SHANGHAI, March 11 China's money rates
stabilised on Tuesday after the People's Bank of China (PBOC)
drained 100 billion yuan ($16.29 billion) through 28-day bond
repurchase agreements during open market operations.
The weighted average of the benchmark seven-day repo
stood at 2.26 percent on Tuesday morning after
closing at 2.3017 on Monday. Average rates have not been so low
The overnight repo and the 14-day repo
were also trading in accomodative territory.
"It's still relaxed, extremely relaxed," said a trader at a
Chinese municipal bank in Shanghai.
He predicted conditions would remain easy until upcoming tax
payments come due in April, putting upward pressure on rates.
"Generally speaking, the PBOC intends to maintain current
liquidity conditions due to the slowing economy and mild
inflation pressures," wrote Hao Zhou, economist at ANZ Bank in
He pointed out that credit data released on Monday showed a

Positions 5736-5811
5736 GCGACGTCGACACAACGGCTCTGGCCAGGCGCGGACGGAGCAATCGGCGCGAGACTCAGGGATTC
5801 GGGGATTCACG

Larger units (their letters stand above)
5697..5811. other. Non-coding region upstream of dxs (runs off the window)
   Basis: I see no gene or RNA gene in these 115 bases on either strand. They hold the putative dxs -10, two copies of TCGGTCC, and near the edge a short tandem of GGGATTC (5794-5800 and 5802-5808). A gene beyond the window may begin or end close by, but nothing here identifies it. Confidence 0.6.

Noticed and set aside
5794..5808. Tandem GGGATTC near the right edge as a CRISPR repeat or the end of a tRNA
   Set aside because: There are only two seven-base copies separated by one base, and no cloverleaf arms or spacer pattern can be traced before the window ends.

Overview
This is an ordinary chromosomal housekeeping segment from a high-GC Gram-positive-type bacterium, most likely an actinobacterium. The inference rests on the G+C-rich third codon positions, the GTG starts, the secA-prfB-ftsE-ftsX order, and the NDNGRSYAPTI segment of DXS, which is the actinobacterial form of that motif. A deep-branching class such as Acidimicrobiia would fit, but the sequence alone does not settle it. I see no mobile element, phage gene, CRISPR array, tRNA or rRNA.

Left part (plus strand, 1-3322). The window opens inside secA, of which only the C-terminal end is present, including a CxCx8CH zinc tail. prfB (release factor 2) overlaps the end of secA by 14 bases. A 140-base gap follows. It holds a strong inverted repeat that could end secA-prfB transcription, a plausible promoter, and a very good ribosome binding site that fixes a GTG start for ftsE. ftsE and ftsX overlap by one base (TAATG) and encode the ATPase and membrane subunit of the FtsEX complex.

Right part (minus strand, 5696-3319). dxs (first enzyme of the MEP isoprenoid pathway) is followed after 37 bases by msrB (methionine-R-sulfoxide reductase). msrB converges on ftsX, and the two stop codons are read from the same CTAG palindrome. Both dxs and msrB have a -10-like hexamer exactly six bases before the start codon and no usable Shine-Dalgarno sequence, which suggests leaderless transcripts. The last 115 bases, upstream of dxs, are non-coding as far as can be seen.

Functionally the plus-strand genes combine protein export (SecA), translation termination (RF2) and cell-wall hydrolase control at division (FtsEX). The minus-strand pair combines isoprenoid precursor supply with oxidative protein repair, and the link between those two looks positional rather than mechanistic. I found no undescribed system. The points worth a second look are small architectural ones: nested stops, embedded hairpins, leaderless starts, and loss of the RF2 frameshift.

decline in shadow banking activity and slowing loan growth,
implying the the central bank can allow liquidity conditions to
ease significantly without aggravating inflation or asset
The PBOC had previously used short-term money rates to
pressure banks and corporations to reduce their participation in
the riskier forms of shadow banking activity, which regulators
feared were evolving into a major source of opaque systemic
As a result China's money markets saw repeated dramatic cash
crunches in June, December and again in January as banks
scrambled for cash.
However, signs of weakening exports, slowing growth and
softening inflation appear to have provoked Beijing to adjust
its cash management strategy and let more cash flow into the
This effort is complemented by a drive to introduce more
downside risk into the currency market. Traders say the central
bank, acting in apparent concert with major state-owned banks,
has dumped yuan into the interbank market in order to push down
the exchange rate, flushing out speculators.
A side effect of this campaign has been increased liquidity.
($1 = 6.1385 Chinese Yuan)
(Additional reporting by Chen Yixin; Editing by Kim Coghill)